Kevin Hull

Journalist. Educator. Researcher.

Teaching Philosophy

It all started with the interns.

My lifelong dream was to be a sports broadcaster, and, after achieving that goal, I discovered that an important part of that job was working with the interns. What I thought would be a hassle became the part of the job I looked forward to the most. I liked teaching the interns how to edit, how to write a proper script, and the tricks of creating a successful rundown. I always enjoyed the look of both excitement and terror on their faces the first time they put the camera on their shoulder and filmed a high school game. The more I worked with the interns, the more I knew that a career in education was where my future was headed.

As I’ve transitioned from a career in the television studio to a career in the classroom, I’ve taken with me many of the same principles I used with those interns and used them with my students. Whether it is a class of hundreds or a one-on-one session, these techniques have served me well.

Do it, don’t watch it: I teach how to do it, demonstrate once or twice, and then I want my students to do it themselves. They can watch me film a game, but they are really going to learn once that camera is on their shoulder. After giving them proper coaching, I want them to make their own mistakes, learn to do it correctly, and then we can celebrate their successes together.

Teach them everything: There is no reason to skimp on the knowledge. I believe in pushing my students to learn as much as possible within the boundaries of the class. I want them to be challenged and strive for excellence.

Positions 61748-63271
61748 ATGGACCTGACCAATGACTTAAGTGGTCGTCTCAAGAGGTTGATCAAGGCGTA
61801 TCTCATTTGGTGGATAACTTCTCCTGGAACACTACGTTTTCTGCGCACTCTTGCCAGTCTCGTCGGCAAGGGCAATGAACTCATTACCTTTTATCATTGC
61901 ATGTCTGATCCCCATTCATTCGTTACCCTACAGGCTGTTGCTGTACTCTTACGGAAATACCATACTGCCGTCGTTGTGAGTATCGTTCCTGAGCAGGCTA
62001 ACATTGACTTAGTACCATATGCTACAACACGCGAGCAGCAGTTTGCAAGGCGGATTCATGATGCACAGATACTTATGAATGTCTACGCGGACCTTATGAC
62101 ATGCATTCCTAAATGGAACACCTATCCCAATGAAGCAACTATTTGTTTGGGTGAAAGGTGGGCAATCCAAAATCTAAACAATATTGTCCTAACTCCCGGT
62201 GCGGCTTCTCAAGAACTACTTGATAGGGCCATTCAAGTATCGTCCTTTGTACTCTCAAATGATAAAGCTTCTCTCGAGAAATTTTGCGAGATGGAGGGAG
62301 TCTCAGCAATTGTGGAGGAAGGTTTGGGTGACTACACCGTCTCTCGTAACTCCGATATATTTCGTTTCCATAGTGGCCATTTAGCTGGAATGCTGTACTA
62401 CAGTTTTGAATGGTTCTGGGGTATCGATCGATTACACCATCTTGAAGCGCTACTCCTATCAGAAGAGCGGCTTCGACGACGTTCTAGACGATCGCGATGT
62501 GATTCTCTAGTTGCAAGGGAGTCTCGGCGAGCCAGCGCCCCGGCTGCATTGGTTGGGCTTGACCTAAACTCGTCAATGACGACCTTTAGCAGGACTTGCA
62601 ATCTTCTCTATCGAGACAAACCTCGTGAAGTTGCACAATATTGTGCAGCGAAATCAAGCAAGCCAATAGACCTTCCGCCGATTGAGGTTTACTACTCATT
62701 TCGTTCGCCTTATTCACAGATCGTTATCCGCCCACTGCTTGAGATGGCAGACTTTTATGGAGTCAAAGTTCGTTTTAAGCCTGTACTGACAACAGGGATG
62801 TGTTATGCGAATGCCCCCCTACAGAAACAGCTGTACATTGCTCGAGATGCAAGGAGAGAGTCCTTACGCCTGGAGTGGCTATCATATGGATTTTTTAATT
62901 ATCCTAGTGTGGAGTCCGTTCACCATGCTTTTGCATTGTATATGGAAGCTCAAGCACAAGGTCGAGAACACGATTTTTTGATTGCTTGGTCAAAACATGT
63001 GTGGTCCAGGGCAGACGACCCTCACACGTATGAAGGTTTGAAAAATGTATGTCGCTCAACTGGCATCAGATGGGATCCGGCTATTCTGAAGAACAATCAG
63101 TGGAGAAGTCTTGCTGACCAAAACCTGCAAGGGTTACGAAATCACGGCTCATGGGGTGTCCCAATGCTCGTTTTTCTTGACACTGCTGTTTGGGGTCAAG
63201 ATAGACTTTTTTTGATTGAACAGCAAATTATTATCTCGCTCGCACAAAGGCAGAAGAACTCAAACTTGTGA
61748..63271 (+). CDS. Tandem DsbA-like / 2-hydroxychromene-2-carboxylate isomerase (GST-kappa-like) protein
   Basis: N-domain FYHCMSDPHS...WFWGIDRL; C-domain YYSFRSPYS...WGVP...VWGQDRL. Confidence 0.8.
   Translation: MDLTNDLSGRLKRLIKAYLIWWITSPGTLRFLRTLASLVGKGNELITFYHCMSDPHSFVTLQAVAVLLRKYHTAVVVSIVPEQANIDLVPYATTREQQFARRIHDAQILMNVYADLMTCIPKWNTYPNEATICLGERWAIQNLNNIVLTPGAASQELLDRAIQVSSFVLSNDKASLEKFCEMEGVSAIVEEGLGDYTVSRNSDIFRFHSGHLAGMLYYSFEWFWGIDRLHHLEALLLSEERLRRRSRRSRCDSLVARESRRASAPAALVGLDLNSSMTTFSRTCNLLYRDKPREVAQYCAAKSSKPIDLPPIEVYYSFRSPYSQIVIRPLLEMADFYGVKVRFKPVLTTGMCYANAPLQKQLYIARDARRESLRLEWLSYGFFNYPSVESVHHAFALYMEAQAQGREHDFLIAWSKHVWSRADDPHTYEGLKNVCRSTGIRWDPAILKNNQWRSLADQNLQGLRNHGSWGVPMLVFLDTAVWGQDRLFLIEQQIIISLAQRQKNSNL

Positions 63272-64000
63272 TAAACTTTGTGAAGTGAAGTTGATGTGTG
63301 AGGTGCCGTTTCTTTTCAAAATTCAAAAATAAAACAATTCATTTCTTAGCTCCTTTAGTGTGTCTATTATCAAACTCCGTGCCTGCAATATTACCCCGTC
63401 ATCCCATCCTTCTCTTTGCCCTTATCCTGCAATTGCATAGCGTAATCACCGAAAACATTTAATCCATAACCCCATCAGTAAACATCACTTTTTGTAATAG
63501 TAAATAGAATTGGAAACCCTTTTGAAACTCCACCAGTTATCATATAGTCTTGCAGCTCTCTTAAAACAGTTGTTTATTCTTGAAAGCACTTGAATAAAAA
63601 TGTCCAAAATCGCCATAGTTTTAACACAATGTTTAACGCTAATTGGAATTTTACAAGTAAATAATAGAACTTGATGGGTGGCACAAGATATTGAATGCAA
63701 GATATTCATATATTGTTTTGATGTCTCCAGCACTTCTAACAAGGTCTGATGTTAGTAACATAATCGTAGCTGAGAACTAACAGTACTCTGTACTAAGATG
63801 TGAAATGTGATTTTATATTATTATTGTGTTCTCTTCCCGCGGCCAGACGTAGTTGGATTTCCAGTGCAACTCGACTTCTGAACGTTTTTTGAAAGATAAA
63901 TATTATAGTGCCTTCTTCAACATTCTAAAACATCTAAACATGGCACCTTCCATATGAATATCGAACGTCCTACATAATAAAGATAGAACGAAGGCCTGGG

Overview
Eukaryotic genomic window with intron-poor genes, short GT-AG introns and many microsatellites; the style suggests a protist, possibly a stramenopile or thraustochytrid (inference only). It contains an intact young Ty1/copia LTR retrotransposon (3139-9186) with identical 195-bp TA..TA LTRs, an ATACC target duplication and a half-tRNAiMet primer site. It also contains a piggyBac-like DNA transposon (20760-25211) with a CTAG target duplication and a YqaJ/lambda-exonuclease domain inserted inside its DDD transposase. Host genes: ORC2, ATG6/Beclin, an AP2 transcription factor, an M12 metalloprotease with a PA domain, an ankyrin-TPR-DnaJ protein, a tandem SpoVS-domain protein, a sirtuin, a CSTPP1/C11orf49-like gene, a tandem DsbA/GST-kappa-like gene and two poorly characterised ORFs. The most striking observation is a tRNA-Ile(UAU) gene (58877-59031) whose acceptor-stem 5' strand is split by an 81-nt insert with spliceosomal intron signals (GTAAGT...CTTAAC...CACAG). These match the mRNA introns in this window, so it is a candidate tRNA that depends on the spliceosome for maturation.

Become critical thinkers: Students cannot survive in a newsroom environment by only knowing the technical aspects of the job. They need to learn what is news, what makes for good content, and how sources can impact stories. I want them to embrace these decisions head-on so they are able to make proper choices when confronted with them in a professional newsroom.

Work together: When we had multiple interns, I wanted them to work together. They would work on gathering information as a team because working together is an important part of any business situation. I believe in teaching life skills in addition to job skills. In the classroom, group projects and joint partnerships are important in developing well-rounded students. 

Technology is key: It is important for students to learn the technology being used in the workplace, but they have to learn how to use it correctly. At the television station, students were able to use professional-level technology to experience what life would be like in a newsroom. I want students to be able to walk into their first job with confidence that they can succeed. For me, technology includes everything from cameras and editing equipment to Internet communication, such as Twitter.

Keep in touch: I believe teaching is a lifelong relationship. I want my students to feel comfortable contacting me even after they have graduated. My interns would send me examples of their work after getting jobs throughout the country, and I’ve attempted to continue to give them suggestions. This is important for my future students also. I want to know what the latest developments in the workplace are, so that I can make sure I am teaching these skills to my classes. I need to stay educated myself, and by knowing what to learn, I can best serve the needs of all students.

I want my students to walk out of my classroom with the same passion for journalism and sports broadcasting that I have.  I want them to have the same goals of having lifelong broadcasting careers that I had.

Although maybe they won’t get sidetracked by the interns along the way.